If you are alive and reading this right now, chances are you make decisions about to whom you will listen and like based on personality. For some, you will consciously ignore their personality because of the benefits he/she purveys to you; others, you will not tolerate, no matter what their message, stance, deal, whathaveyou. I’m not talking about the realm of legality; e.g., you will do as President Obama says because he, in the end, puts the rubber stamp to the laws, whether you like his personality or not.
But what about the church leaders with whom you agree, despite disliking their personalities? Or the professors whose books you enjoy reading, despite the fact that you wouldn’t be caught dead having coffee with them?
The interesting thing about history is that these lines are blurred very, very quickly. We know that MLK Jr. was a great guy, and combined with his message, hardly anyone would admit to not liking him. Probably the same is true for someone like Billy Graham or Abraham Lincoln. But what about people like Glenn Beck? I know plenty of people who ascribe to his political ideology without even realizing it, though they publicly decry his attitude and personality. They’d never in a million years say he was a good guy.
Reading about the life of Athanasius got me started on this. There is no doubt that his writings and his stances on the being, essence, and divinity of Christ and the Holy Spirit are monumental, utterly influential, and will continue standing the test of time as they already have for well over 1600 years. Recent (within the last 50 years or so) historiographical research, however, seems to be of the opinion that he might not have exactly been a model Christian. (Being embroiled in politics does that.) But does that seem to affect people’s reception of him? Not so much.
All that to say…time blurs lines between the things that last and the things that don’t, even if you think some of the things that don’t last might be more important. How will the public, or the Church, remember certain leaders 50-1000 years from now differently than we see them in this moment?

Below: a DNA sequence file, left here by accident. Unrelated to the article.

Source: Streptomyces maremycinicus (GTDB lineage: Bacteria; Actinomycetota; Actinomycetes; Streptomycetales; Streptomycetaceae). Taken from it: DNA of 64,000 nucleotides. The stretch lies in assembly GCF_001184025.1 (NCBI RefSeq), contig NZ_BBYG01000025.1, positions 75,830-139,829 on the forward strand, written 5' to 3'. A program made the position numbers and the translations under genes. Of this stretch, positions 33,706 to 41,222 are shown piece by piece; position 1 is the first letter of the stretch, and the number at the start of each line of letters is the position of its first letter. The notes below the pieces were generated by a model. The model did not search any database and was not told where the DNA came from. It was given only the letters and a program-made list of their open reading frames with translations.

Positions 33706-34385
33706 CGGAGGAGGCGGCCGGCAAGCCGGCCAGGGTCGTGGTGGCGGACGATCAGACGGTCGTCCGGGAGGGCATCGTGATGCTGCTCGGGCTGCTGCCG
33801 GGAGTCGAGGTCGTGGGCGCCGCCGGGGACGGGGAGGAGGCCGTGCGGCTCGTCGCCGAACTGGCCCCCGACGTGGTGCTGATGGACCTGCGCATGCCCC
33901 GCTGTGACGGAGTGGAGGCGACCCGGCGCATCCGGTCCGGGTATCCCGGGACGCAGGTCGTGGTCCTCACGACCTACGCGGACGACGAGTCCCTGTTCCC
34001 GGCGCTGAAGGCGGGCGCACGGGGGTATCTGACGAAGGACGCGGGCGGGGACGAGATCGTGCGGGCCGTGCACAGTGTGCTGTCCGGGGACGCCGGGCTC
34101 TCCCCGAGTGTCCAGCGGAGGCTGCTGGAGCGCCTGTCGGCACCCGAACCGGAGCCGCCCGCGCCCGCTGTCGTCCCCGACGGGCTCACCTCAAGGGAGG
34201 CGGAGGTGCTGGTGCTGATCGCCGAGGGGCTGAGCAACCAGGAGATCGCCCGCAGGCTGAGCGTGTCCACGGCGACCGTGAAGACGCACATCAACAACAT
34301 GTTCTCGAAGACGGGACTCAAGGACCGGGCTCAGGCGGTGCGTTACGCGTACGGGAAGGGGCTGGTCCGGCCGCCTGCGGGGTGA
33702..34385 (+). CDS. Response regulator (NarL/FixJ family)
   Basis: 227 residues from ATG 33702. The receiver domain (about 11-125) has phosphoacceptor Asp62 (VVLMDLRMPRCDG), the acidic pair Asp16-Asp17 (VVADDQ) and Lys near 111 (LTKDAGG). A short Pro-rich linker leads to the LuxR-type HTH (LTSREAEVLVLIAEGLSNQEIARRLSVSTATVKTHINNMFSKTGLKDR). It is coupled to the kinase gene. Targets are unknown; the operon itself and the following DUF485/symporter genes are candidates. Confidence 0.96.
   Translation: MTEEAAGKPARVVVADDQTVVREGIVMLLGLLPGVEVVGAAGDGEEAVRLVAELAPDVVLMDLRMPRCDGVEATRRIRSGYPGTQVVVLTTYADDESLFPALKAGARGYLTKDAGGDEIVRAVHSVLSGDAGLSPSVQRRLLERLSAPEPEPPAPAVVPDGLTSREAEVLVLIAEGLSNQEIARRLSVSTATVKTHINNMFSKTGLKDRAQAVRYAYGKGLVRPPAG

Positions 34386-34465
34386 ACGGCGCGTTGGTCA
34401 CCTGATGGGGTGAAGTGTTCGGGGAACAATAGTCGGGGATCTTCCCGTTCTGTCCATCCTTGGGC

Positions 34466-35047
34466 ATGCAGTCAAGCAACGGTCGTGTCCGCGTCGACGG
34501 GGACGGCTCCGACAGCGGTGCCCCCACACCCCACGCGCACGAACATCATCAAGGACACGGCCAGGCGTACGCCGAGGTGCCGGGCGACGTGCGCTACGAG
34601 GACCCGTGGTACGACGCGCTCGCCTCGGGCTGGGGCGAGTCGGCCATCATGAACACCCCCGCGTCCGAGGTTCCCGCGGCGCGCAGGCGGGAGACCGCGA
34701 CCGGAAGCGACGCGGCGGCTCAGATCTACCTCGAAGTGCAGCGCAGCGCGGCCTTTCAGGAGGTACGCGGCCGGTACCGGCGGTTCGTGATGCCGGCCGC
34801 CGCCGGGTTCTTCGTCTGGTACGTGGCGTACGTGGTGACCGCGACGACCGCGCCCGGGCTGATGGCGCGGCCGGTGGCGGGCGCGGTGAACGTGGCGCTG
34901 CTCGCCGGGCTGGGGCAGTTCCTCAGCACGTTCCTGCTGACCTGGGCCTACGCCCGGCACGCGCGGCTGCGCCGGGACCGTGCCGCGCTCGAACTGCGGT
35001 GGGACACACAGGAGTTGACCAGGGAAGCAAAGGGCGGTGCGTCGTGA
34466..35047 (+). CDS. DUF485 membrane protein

At Evening Prayer tonight I was able to share with my students the Easter Homily of St. John Chrysostom, since we hadn’t met for a couple weeks. None of them had experienced a proper Easter Vigil before, so it was fresh to them. It’s hard to proclaim it without tearing up; every time I read it, it overpowers me. So, even if you’ve read it before, read it again, remembering that Easter is a season, and that Christ’s triumph over the grave was because of his love for you and me.
Are there any who are devout lovers of God?
Let them enjoy this beautiful bright festival!
Are there any who are grateful servants?
Let them rejoice and enter into the joy of their Lord!
Are there any weary with fasting?
Let them now receive their wages!
If any have toiled from the first hour,
let them receive their due reward;
If any have come after the third hour,
let him with gratitude join in the Feast!
And he that arrived after the sixth hour,
let him not doubt; for he too shall sustain no loss.
And if any delayed until the ninth hour,
let him not hesitate; but let him come too.
And he who arrived only at the eleventh hour,
let him not be afraid by reason of his delay.
For the Lord is gracious and receives the last even as the first.
He gives rest to him that comes at the eleventh hour,
as well as to him that toiled from the first.
To this one He gives, and upon another He bestows.
He accepts the works as He greets the endeavor.
The deed He honors and the intention He commends.
Let us all enter into the joy of the Lord!
First and last alike receive your reward;
rich and poor, rejoice together!
Sober and slothful, celebrate the day!
You that have kept the fast, and you that have not,
rejoice today for the Table is richly laden!
Feast royally on it, the calf is a fatted one.
Let no one go away hungry. Partake, all, of the cup of faith.
Enjoy all the riches of His goodness!
Let no one grieve at his poverty,
for the universal kingdom has been revealed.
Let no one mourn that he has fallen again and again;
for forgiveness has risen from the grave.
Let no one fear death, for the Death of our Savior has set us free.
He has destroyed it by enduring it.
He destroyed Hell when He descended into it.
He put it into an uproar even as it tasted of His flesh.
Isaiah foretold this when he said,
"You, O Hell, have been troubled by encountering Him below."
Hell was in an uproar because it was done away with.
It was in an uproar because it is mocked.
It was in an uproar, for it is destroyed.
It is in an uproar, for it is annihilated.
It is in an uproar, for it is now made captive.
Hell took a body, and discovered God.
It took earth, and encountered Heaven.
It took what it saw, and was overcome by what it did not see.
O death, where is thy sting?
O Hell, where is thy victory?
Christ is Risen, and you, o death, are annihilated!
Christ is Risen, and the evil ones are cast down!
Christ is Risen, and the angels rejoice!
Christ is Risen, and life is liberated!
Christ is Risen, and the tomb is emptied of its dead;
for Christ having risen from the dead,
is become the first-fruits of those who have fallen asleep.
To Him be Glory and Power forever and ever. Amen!